A rapidly rising uptick of immigrants has strained state resources and pushed the Massachusetts shelter system to the point that it is “reaching capacity,” Gov. Maura Healey said Tuesday morning as she declared a state of emergency around the “crisis” situation.
Close to 5,600 families are currently housed in the state’s emergency shelter system, Healey said during a press conference at the State House on Tuesday morning. This number is 80 percent higher than one year ago, she said, and can grow by between 10 and 30 families each day.
More than 80 cities and towns across the state are hosting these families, including more than 1,800 families who are residing in hotels and motels, according to the governor’s office.
“These numbers are being driven by a surge of new arrivals in our country who’ve been through some of the hardest journeys imaginable. They are the face of the international migrant crisis. They’re here because where they came from is too dangerous to stay,” Healey said. “They’re here because Massachusetts has and will always be a beacon of hope, compassion, humanity and opportunity.”
Massachusetts is the only state in the country with a “right to shelter” law, which guarantees homeless families access to emergency shelter.
Along with her emergency declaration, the governor on Tuesday delivered an “urgent and formal appeal” to the federal government to “remove barriers and expedite federal work authorizations,” and for “action and intervention for funding.”
In a letter to U.S. Secretary of Homeland Security Alejandro Mayorkas, Healey wrote that Massachusetts is adding new shelter units every week, and is currently spending more than $45 million each month on programs for these families and to create new shelter space, but that it’s not enough to “meet the rapidly rising demand for shelter.”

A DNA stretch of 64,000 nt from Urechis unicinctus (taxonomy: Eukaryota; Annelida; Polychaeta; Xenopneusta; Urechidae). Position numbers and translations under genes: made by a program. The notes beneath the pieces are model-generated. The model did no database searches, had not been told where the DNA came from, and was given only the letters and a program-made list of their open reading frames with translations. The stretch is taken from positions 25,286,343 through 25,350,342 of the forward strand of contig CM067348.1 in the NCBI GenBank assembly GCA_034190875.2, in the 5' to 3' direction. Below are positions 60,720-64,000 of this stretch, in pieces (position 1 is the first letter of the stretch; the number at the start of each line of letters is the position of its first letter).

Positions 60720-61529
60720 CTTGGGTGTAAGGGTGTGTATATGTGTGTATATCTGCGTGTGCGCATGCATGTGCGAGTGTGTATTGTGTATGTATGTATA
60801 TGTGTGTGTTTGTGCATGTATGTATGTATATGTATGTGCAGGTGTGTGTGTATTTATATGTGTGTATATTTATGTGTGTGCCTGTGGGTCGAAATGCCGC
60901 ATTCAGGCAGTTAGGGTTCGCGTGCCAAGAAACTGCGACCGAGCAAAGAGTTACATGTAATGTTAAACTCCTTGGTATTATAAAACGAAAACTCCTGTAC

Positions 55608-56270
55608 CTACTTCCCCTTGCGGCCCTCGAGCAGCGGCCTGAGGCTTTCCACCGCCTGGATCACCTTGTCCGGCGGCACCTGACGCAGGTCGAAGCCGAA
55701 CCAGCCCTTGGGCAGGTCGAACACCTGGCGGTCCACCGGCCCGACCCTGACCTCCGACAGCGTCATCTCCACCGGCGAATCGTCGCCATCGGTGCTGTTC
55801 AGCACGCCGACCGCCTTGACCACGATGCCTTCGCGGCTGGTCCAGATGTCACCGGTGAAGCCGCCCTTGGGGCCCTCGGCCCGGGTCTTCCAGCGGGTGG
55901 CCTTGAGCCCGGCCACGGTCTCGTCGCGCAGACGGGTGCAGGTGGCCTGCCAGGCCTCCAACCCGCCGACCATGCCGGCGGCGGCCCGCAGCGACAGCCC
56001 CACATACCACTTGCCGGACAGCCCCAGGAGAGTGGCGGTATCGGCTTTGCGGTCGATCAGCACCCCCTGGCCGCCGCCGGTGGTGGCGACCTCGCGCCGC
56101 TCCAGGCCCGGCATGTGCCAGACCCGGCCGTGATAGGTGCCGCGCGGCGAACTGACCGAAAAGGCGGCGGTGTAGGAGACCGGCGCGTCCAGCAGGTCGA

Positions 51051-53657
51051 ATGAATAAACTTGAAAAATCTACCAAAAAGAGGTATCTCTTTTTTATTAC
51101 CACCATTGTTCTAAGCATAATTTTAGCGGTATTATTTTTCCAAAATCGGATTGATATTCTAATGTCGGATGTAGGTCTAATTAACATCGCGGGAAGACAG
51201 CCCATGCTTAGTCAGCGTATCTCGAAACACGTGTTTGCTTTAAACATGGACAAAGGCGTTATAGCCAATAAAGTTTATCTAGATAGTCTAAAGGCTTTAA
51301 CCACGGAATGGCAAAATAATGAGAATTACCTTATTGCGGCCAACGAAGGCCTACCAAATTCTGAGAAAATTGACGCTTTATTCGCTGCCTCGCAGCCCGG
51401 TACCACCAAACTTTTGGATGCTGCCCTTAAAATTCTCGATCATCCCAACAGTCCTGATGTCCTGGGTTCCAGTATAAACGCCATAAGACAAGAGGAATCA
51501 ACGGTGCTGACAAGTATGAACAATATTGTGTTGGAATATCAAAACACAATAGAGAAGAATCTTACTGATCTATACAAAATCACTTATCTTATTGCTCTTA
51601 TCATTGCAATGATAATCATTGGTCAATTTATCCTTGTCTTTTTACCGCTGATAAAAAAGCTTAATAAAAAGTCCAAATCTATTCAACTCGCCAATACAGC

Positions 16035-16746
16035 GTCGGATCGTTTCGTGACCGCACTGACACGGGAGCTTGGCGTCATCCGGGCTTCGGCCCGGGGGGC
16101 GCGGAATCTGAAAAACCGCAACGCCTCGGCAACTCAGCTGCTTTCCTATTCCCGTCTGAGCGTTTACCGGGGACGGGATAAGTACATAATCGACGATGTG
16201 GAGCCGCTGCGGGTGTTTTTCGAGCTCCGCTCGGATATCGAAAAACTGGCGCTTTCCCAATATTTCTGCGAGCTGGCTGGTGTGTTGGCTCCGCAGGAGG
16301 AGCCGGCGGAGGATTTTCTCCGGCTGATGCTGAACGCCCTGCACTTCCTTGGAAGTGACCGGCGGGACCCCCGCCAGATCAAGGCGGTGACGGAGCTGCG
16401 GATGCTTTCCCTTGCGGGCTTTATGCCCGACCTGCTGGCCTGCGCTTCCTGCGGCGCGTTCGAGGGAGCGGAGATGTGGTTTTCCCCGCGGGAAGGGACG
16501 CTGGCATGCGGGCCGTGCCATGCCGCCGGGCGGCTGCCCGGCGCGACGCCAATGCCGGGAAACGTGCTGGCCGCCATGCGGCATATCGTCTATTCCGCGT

The line item for Emergency Assistance Family Shelters in the fiscal year 2024 budget currently awaiting Healey’s signature — or amendments — appropriates $325 million for the state’s shelter system.
This would fund the shelters at about $27 million per month from just that line item, $18 million less than what Healey said the state is currently spending. However, the $325 million total represents a 48 percent increase over last year’s shelter funding of $219.4 million.
Healey said the most important thing the federal government could do to help resolve the “crisis” is expediting work authorizations for immigrants.
“People are anxious to work,” she said. “We know there are employers around the state across industries who are looking for that workforce. It’s also a talented workforce, not only is it a resilient workforce coming with skills, training, licensing certification from other countries.”
It is not the governor’s first plea to the Biden administration to accelerate the authorization process that can take months, or longer, which allows people to access job openings.
Healey made a similar call to action last week, saying, “We had offers when we put families at Joint Base Cape Cod, we had employers begging to send up a bus to get people, to bring them back to the Cape to work, to put them to work.”
“By investing in [immigrants], we are investing in the future of our community. They are teachers, they are drivers, they work in nursing, they work in the hospital. They are all over the place making us better, so I call them my heroes,” said Geralde Gabeau, founder and executive director of Boston-based nonprofit Immigrant Family Services Institute.
The Healey administration has opened two immigrant resource centers, called “family welcome centers,” in Quincy and in Allston to keep up with the demand among new arrivals and people experiencing homelessness.
As of last week, just over 40 hotels and motels in Massachusetts were being used as emergency shelters, a spokesperson for the Executive Office of Housing and Livable Communities said.
“It’s reached a point where the capacity just isn’t sustainable,” Healey said later Tuesday on GBH’s “Boston Public Radio.”
And with the state’s shelter system pushed to its limits, the administration also used Tuesday’s press conference to urge landlords, churches, synagogues, universities, businesses and private residents to open their homes and businesses to help house immigrants.